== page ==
After reading so many reviews of this Spruce offshoot, singing its praises and heralding it as the greatest thing since sliced bread, we took the opportunity to try it for lunch today, since we had the afternoon off work (the Taqueria is only open on weekdays from 12 to 3).
It certainly was not what I expected. I thought it operated from the same premises as Spruce, but it turns out it’s within the same compound but slightly further up the hill. Honestly, being a Spruce establishment, I was expecting something with at least some chi-chi vibe, so the reality couldn’t have been further from what I imagined.
It’s literally just a shack, almost like a trailer. A couple of metal tables and chairs are outside, and there’s also a bar counter lining one side of the trailer. You place your order at a window, and a lone cook fires up your tacos inside.
We started off with 2 sets – one with a pork carnitas (a traditional pulled pork) quesadilla, and one with grilled snapper tacos – both served with a drink, tortilla chips and salsa, for $9 each.
I wanted to try the snapper taco because I’ve read so much about Californian fish tacos so I thought I’d find out what the fuss was about. I think it’s an acquired taste, because although this was quite good, it didn’t really blow me away. I think I expected something a little more fresh and clean tasting, and I found the snapper quite heavily spiced and seasoned.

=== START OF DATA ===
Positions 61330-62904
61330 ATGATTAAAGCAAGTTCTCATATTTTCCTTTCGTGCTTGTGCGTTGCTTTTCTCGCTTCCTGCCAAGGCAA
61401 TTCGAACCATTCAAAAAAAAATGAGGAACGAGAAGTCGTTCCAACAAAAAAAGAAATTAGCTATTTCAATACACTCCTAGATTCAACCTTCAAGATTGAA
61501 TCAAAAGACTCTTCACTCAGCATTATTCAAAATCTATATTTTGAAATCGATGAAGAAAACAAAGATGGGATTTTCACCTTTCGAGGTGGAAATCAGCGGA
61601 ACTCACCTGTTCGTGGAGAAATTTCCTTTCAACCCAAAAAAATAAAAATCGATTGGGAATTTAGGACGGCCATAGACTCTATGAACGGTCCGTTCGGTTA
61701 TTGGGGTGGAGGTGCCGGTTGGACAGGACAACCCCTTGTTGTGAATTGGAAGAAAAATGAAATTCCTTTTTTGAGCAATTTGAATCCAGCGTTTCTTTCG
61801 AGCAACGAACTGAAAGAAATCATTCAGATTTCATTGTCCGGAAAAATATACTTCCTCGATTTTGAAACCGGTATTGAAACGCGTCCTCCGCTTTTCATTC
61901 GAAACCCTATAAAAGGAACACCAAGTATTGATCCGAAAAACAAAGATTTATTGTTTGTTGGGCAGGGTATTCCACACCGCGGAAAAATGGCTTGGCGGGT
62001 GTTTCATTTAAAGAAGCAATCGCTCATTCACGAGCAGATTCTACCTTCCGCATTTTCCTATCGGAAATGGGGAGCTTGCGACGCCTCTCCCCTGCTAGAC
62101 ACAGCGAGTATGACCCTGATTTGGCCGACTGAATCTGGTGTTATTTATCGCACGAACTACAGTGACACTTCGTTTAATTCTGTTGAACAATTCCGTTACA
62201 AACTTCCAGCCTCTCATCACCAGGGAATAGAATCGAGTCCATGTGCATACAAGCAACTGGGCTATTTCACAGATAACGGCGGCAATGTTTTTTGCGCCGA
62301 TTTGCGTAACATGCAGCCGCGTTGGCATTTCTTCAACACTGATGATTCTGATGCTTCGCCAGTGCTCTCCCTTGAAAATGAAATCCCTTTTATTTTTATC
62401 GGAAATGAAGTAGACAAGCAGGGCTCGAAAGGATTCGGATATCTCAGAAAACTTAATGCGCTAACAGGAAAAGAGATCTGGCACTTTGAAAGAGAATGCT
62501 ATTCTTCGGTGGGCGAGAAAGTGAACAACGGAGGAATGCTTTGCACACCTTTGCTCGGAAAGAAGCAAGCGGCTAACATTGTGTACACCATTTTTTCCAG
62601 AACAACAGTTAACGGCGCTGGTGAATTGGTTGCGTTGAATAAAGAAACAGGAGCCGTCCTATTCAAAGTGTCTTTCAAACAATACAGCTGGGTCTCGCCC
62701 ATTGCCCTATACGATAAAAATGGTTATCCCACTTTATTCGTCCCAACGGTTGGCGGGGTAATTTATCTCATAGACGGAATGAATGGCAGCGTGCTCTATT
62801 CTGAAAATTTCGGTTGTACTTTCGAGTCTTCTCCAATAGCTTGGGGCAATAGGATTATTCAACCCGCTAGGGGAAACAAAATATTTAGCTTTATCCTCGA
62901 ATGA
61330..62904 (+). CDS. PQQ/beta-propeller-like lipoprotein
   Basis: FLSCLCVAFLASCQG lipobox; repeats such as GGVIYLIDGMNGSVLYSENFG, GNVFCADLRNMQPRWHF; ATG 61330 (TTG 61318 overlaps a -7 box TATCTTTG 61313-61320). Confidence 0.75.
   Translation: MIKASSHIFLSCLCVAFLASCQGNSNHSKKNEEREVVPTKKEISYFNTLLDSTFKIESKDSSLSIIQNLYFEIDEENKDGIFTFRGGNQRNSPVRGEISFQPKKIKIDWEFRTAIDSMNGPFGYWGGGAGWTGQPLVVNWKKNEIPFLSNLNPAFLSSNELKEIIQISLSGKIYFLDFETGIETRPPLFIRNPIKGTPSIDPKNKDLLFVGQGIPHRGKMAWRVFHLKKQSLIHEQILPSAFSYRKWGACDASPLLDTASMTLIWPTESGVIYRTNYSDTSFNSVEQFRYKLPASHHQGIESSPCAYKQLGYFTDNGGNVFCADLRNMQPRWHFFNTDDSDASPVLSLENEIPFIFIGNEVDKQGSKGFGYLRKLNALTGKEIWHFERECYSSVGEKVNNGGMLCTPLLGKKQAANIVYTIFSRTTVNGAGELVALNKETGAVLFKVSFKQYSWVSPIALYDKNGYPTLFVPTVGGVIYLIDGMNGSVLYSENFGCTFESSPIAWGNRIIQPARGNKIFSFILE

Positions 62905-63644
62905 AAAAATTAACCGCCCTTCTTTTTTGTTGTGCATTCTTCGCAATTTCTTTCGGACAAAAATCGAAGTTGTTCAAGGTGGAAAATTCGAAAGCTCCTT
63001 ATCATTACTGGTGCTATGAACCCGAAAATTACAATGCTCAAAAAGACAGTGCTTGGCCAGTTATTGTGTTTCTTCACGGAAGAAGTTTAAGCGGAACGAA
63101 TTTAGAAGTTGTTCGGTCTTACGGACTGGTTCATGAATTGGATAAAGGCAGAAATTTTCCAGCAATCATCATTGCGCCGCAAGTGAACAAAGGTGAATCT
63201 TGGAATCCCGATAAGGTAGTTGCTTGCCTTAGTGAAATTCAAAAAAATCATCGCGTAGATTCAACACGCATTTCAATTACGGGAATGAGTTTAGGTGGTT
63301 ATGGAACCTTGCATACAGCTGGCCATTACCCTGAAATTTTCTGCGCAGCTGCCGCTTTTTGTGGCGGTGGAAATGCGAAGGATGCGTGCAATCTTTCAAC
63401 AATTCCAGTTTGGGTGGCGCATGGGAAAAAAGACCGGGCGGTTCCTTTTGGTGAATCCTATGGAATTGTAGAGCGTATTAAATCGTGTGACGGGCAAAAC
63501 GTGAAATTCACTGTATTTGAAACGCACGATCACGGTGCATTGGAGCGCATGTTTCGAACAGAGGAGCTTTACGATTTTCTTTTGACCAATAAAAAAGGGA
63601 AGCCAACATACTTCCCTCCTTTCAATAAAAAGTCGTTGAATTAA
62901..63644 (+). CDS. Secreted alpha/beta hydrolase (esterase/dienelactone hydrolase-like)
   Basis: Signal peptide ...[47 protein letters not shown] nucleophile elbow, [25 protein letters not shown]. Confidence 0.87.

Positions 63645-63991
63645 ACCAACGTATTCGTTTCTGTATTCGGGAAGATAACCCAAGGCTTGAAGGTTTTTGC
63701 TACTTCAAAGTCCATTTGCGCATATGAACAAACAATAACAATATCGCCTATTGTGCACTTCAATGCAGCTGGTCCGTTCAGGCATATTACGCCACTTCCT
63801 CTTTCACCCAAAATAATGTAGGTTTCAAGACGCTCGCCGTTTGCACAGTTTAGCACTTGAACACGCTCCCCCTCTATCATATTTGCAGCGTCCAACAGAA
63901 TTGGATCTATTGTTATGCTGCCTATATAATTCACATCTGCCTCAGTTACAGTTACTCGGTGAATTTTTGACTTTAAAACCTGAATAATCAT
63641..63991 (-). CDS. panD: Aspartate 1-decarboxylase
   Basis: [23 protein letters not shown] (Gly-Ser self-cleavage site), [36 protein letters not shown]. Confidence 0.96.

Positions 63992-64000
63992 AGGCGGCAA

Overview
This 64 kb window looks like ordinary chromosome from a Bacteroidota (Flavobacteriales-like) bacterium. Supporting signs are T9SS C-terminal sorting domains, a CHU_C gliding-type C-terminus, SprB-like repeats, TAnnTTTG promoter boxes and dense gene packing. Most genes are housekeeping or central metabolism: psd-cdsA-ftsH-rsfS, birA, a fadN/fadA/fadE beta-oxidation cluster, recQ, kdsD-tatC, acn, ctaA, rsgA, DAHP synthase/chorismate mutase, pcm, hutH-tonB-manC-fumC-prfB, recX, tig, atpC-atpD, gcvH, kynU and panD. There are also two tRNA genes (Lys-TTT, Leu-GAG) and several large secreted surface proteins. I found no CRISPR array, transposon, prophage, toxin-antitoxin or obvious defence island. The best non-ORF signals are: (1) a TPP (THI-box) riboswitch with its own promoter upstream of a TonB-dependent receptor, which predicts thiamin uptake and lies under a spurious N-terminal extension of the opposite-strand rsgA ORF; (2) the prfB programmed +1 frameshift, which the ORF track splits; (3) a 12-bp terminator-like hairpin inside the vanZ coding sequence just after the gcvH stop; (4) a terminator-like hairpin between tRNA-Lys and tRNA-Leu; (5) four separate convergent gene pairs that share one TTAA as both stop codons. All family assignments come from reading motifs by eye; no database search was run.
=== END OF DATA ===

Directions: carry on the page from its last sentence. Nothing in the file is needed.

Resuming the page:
The quesadillas were hot pockets of cheesy goodness. They were crisp, tasty and just the right amount of cheesy without being overwhelmingly heavy.
Both sets come with freshly fried tortilla chips and home made salsa. Their chips were really good – hand cut, rustic and actually pretty healthy-tasting. I would’ve liked the salsa a little spicier, but the guacamole on the tacos was delicious.
As usual, our eyes were too big for our stomachs. When the sets arrived they looked quite small, so we promptly ordered a la carte servings of chicken heart quesadillas (the daily special), a beef tongue taco, and a short rib taco. Both the heart and the tongue had a good texture, but I liked the juicy tenderness of the slow-cooked short rib. We polished everything off and were too full to have a proper dinner. The tacos are deceptively heavy, since each is made with 2 flour tortillas, a generous dollop of guacamole and stuffed quite full of your chosen topping.
After trying supposedly authentic tacos (i.e. not from Taco Bell), I think I find them a little too heavy and doughy for my liking, which is probably why I prefer the thinner, crispier quesadillas. If we’re ever here again, I’d like to try the quesadillas with mushrooms and roasted poblano chiles. But given the option, I think the tuna tartare at Spruce Restaurant has a louder siren call than anything at the Taqueria.
The fact that it’s at the top of the hill and not the Spruce restaurant itself threw me off. But the laidback kiosk and picnic table setup won me over.
The tacos are great value at just $3 each. The quesadillas are expensive at $6 each but taste so much better. Also, the watermelon & lime drink is worth a try but it’s not really my thing.
The short opening hours are a bit of a pain, but we’ll definitely be back if the opportunity comes up.
320 Tanglin Road
Opening hours: 12pm-3pm (weekdays only), closed on public holidays